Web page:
- In addition to all of the above, this week another mosque was set aflame on the West Bank. The arson appears to be one in a series of "Price Tag" attacks, in which settler extremists (as opposed to the vast majority of Israelis living in the territories, who are law-abiding and peaceful) use violence to try to fight off policies they dislike. Observers are worried that violent outbursts will increasingly be a part of the Israeli political discourse. That risk is real: During the past two years, Price Tag attacks have left ten mosques desecrated, Palestinian olive trees uprooted, shops vandalized, senior IDF officers threatened and IDF bases attacked. The potential for violence looms large in light of court orders requiring the Israeli government to evict settlers from two locales in the West Bank this summer. This violence is a threat to the moral fiber of Israel, to its Jewish and democratic character, and to the security of its citizens. The New Israel Fund gives us ways to respond constructively to this threat.
- Back to Beth El, some noteworthy High Holidays news. Rosh Hashanah services will now begin at 9 AM - on Yom Kippur morning we'll still begin 8:30. Children's and family services will begin at 10:30 AM all three days. For everyone, it is important to plan to get here by 10:30, as the prime section of the service will begin around then. On Rosh Hashanah, the sermon will now be delivered in the middle of Musaf, roughly at 11:15 AM, with the service's conclusion to follow. The service will still end at 1 PM or shortly after, but with the sermon now in the middle, we're hoping to reduce that mad rush to the exits that used to occur at the conclusion on Rosh Hashanah. Also note that a large number of our new Machzors have not yet been dedicated. There is no better way to honor a loved one then to dedicate a bookplate in that person's honor/memory.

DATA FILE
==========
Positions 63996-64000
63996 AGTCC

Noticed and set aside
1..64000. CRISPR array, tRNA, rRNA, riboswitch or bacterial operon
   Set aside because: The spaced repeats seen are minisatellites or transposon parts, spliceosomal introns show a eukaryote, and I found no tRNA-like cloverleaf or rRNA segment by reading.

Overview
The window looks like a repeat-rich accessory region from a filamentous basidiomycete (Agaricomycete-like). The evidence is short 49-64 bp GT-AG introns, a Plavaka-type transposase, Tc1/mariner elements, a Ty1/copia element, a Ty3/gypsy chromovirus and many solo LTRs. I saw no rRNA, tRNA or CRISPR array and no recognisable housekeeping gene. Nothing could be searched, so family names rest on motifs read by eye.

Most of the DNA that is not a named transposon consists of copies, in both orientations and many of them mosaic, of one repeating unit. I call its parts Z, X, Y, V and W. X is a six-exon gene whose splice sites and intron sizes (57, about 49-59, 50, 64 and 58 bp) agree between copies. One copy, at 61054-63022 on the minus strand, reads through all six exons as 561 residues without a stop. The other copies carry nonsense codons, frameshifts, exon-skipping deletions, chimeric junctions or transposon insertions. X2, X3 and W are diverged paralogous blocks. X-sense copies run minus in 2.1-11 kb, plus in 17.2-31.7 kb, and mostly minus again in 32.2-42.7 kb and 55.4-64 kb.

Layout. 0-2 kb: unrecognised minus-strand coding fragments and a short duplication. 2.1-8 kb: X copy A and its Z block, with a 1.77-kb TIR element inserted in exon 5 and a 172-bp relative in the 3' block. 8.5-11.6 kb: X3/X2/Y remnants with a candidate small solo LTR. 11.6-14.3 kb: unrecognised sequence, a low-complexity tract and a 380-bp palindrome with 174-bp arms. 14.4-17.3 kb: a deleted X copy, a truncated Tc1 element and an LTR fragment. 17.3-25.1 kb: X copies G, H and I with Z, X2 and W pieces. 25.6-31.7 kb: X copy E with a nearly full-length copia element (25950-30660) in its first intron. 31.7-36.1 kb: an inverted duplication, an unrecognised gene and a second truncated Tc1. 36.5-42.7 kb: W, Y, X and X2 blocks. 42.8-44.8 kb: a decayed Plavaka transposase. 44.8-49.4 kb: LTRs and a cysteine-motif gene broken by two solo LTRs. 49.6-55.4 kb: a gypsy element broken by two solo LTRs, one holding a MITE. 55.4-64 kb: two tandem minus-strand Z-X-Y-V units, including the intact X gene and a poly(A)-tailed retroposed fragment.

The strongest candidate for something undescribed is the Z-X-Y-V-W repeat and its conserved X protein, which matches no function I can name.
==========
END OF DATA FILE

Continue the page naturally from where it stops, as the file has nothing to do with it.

- Otherwise, we move into the summer in a very good place. Shorashim registration is proceeding apace - and have you seen our Shorashim preschool's new website? Our membership is on the rise, and we've just announced major new incentives for people to affiliate, including free membership for all unaffiliated Day School families with a student entering K,1 or 2. We already have a similar offer for new Hebrew School families. Tell your friends about all these things! The buzz is out there about the exciting things happening here.
- For the coming year we intend to upgrade (even more) our Shabbat offerings. If you have suggestions regarding Friday night or Shabbat morning services, let me know. Next year's schedule is already filling up with great events here. Among them will be special Beth El Cares Shabbats dedicated to various segments of our community, including a conversation on the future of our local federations as well as a focus on education, featuring an appearance by our newly elected Superintendent of Schools, Winifred Hamilton. "Beth El Cares" about our community and we all should be grateful to be living in such a fascinating, diverse place. I caught some of "Alive at Five" downtown last night and was pleased to see the Kosh booth there. Now you can get a kosher hot dog at "Alive at Five" while listening to Matisyahu in a few weeks. What a country!
As we go off to our various summer escapes, it's always nice to know that the place we're escaping from 'aint so bad. Stamford is a great place to live and, in particular, to be Jewish. We have so much to be thankful for.
Shabbat Shalom and enjoy the summer!
Rabbi Joshua Hammerman
Post a Comment